The use of biometric data to help travelers skip long lines at airports might make its use even more tempting in hotels, but don’t forget to take security risks into consideration.
Biometric data continues to make its way into the travel industry. If you fly frequently, you’ve likely seen signs for Clear, a new way for travelers to quickly get through the security line at airports. It’s not a replacement for TSA PreCheck or Global Entry, but it does get you to the front of the security line without having to present your ID and boarding pass to the TSA agent.
All you have to do is pay $200 a year and share your fingerprint and iris scan with the private company. That shows that technology has advanced enough that we can scan a person’s iris and fingerprints at such a degree of definition and clarity that the federal government is comfortable allowing that as a replacement for an ID to board a plane.
Several sports stadiums are also using Clear’s technology to help cut down on long security lines before games.
I’ve heard for years now about hoteliers looking ahead to the (near) future when hotels can introduce facial recognition technology to streamline the check-in process for guests. No need to go to the front desk, just walk through the lobby and the hotel’s systems will know you have arrived and have all your personal information at the ready for any requests you’ll make.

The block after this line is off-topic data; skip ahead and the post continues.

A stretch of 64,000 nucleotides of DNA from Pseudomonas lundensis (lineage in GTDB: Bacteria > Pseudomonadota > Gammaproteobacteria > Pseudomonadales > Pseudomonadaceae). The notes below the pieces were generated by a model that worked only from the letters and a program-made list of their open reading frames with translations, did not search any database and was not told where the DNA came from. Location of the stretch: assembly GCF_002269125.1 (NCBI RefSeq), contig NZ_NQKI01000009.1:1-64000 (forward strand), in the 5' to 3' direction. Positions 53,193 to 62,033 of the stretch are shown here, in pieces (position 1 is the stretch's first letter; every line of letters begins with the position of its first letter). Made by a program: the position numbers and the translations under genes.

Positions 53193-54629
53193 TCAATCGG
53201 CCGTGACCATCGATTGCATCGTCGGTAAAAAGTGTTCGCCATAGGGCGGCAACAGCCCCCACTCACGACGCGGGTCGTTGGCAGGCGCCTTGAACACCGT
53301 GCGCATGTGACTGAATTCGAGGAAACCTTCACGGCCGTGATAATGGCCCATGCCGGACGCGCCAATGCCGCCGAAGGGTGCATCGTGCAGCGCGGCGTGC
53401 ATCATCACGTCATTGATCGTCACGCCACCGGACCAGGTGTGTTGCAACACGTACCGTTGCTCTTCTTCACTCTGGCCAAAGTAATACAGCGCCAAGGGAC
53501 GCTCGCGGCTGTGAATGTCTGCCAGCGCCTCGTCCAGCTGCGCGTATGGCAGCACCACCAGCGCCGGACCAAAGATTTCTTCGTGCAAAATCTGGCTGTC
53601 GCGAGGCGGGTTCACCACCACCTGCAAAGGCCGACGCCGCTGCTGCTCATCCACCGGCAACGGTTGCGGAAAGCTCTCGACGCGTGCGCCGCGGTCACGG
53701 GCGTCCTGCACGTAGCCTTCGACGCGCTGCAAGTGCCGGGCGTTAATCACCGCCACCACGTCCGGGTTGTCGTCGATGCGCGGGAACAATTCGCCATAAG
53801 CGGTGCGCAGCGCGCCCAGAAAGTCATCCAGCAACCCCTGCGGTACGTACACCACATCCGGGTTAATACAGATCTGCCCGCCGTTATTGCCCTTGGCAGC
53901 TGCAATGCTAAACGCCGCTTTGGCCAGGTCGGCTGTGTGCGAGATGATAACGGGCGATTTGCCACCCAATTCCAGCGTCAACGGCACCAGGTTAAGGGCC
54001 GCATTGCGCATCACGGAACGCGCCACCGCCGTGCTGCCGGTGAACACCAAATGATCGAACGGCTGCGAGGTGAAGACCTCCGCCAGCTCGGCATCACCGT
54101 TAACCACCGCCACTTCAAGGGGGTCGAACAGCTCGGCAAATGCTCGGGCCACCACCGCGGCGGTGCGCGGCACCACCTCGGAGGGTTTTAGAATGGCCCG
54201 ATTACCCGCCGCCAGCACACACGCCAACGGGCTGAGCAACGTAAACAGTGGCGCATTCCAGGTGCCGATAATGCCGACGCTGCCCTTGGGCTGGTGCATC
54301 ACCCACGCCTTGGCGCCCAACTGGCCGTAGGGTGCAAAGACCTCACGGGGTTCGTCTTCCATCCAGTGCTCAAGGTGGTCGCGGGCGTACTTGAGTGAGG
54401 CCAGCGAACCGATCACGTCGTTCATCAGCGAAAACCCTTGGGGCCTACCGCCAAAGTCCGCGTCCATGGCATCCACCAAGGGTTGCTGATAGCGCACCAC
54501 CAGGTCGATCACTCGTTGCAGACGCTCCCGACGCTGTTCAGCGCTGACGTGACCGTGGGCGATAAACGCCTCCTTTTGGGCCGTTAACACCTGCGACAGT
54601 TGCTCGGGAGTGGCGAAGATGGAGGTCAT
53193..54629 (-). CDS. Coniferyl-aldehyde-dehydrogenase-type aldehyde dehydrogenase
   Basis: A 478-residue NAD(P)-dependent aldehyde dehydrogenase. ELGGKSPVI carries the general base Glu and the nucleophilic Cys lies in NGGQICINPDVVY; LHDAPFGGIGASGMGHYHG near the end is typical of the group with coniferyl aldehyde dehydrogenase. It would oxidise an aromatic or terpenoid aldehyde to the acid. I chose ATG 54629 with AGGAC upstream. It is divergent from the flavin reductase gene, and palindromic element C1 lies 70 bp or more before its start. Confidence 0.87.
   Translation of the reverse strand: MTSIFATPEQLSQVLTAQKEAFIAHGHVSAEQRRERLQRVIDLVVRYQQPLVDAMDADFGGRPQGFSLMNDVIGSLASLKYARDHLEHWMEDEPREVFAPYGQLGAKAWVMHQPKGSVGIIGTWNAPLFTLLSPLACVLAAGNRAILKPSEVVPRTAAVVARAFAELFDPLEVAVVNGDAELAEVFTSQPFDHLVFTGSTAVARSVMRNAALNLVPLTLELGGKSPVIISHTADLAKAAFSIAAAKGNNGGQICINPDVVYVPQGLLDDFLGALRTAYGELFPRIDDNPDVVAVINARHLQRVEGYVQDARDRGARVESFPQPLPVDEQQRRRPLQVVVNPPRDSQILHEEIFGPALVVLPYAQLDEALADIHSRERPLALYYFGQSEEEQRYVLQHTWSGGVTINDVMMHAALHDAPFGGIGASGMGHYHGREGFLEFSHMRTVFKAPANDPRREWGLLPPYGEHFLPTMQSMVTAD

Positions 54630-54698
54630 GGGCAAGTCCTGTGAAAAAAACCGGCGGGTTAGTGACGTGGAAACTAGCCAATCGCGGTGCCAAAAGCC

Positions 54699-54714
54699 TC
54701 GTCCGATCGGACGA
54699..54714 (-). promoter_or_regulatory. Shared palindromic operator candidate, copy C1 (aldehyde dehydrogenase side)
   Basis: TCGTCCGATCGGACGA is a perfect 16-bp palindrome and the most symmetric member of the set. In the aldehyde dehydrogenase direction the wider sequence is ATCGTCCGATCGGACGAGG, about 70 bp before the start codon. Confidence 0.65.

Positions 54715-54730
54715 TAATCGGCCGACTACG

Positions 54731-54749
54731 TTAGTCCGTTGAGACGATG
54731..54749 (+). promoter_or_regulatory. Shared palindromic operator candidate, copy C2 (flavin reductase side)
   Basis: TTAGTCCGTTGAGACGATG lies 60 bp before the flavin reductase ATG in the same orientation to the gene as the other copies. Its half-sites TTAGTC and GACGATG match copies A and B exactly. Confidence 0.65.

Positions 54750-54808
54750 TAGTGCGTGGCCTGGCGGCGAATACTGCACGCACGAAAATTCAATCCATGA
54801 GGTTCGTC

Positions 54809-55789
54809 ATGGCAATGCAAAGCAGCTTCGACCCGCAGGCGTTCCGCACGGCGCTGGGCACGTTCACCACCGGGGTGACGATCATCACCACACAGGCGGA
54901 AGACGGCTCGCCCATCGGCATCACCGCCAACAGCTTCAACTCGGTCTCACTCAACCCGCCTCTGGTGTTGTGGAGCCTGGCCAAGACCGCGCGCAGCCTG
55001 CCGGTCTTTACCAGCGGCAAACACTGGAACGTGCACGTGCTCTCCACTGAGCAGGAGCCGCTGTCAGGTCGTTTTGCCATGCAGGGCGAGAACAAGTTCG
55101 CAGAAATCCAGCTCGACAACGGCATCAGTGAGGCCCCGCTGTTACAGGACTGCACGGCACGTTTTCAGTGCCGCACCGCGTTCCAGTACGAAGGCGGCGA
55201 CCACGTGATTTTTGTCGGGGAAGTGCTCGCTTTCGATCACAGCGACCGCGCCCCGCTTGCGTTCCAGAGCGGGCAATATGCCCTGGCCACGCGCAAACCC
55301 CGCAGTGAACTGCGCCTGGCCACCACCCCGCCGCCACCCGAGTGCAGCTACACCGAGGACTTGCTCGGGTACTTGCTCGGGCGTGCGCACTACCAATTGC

What Clear is doing at airports and stadiums shows that the hotel space could soon introduce the use of biometric data to identify guests during the check-in process, to provide access to guest-only areas of the hotel and even pay for food and drinks and items in retail space.
My main question here is: how willing are you to associate yourself with a company that will likely be targeted by hackers who want to steal guests’ biometric data?
It’s become cliché at this point to say cyberattacks are a matter of when, not if, but that has proven to be true over the years. Just about every major hotel company—brand, owner, operator—has experienced or been closely associated with a data breach that affects its guests.
When those data breaches happened, they involved guests’ personal information, including names, addresses, email addresses, Social Security numbers and credit card numbers. Though a hassle, just about all of that information could be changed if necessary to rectify the breach. That’s not the case for a data breach of biometric information. You can’t change your iris if the scan of that is stolen. You can’t change your fingerprints.
A company like Clear is no safer from attacks than any of the other technology vendors or hotel companies that collect guests’ personal information, but the data it collects is arguably more valuable to the users of the system. Don’t count on its government ties to mean it’s any safer or better protected than another company. Just look at what happened with a vendor for U.S. Customs and Border Protection: The license plate reader company violated its agreement with the government agency by storing license plate images and photos of travelers on its own system, which was then hacked.
Facial recognition or other biometric systems are going to be part of the hotel industry at some point—I concede that point. I don’t think you should risk such personal information about a person in the name of a better guest experience (that’s also a bit creepy, honestly), but I’m not the one making the decisions. Instead, I will ask you to take all of the security and privacy concerns into account before you start scanning your guests. We aren’t there yet, but we’re close, so explore carefully.
What do you think about using guests’ biometric information in your hotels? Is it safe? Is it worth the risk? Let me know in the comments below or reach out to me at firstname.lastname@example.org or @HNN_Bryan.
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